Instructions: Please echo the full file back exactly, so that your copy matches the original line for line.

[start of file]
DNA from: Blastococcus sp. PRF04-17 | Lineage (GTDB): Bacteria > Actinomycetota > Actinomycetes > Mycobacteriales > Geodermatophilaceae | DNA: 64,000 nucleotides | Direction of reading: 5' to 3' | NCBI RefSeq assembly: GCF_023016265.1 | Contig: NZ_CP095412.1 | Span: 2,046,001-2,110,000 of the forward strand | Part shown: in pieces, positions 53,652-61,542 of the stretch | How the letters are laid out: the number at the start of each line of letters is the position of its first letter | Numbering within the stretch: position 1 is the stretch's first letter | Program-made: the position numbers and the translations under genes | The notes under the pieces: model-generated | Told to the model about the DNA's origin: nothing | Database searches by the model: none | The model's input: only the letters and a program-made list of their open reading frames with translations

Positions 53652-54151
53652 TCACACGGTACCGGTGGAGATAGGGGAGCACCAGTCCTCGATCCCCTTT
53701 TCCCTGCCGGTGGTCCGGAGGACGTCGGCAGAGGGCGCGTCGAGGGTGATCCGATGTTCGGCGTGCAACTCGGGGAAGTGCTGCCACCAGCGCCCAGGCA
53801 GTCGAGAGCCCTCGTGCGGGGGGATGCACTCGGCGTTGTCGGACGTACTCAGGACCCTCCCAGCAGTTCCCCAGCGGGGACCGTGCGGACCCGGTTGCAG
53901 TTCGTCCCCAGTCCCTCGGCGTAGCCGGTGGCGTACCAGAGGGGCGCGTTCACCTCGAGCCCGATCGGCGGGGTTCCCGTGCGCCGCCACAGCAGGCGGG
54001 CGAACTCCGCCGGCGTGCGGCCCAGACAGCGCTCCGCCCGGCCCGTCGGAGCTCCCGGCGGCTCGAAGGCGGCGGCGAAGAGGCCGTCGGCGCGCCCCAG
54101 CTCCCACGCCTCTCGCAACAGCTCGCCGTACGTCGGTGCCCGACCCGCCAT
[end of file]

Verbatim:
DNA from: Blastococcus sp. PRF04-17 | Lineage (GTDB): Bacteria > Actinomycetota > Actinomycetes > Mycobacteriales > Geodermatophilaceae | DNA: 64,000 nucleotides | Direction of reading: 5' to 3' | NCBI RefSeq assembly: GCF_023016265.1 | Contig: NZ_CP095412.1 | Span: 2,046,001-2,110,000 of the forward strand | Part shown: in pieces, positions 53,652-61,542 of the stretch | How the letters are laid out: the number at the start of each line of letters is the position of its first letter | Numbering within the stretch: position 1 is the stretch's first letter | Program-made: the position numbers and the translations under genes | The notes under the pieces: model-generated | Told to the model about the DNA's origin: nothing | Database searches by the model: none | The model's input: only the letters and a program-made list of their open reading frames with translations

Positions 53652-54151
53652 TCACACGGTACCGGTGGAGATAGGGGAGCACCAGTCCTCGATCCCCTTT
53701 TCCCTGCCGGTGGTCCGGAGGACGTCGGCAGAGGGCGCGTCGAGGGTGATCCGATGTTCGGCGTGCAACTCGGGGAAGTGCTGCCACCAGCGCCCAGGCA
53801 GTCGAGAGCCCTCGTGCGGGGGGATGCACTCGGCGTTGTCGGACGTACTCAGGACCCTCCCAGCAGTTCCCCAGCGGGGACCGTGCGGACCCGGTTGCAG
53901 TTCGTCCCCAGTCCCTCGGCGTAGCCGGTGGCGTACCAGAGGGGCGCGTTCACCTCGAGCCCGATCGGCGGGGTTCCCGTGCGCCGCCACAGCAGGCGGG
54001 CGAACTCCGCCGGCGTGCGGCCCAGACAGCGCTCCGCCCGGCCCGTCGGAGCTCCCGGCGGCTCGAAGGCGGCGGCGAAGAGGCCGTCGGCGCGCCCCAG
54101 CTCCCACGCCTCTCGCAACAGCTCGCCGTACGTCGGTGCCCGACCCGCCAT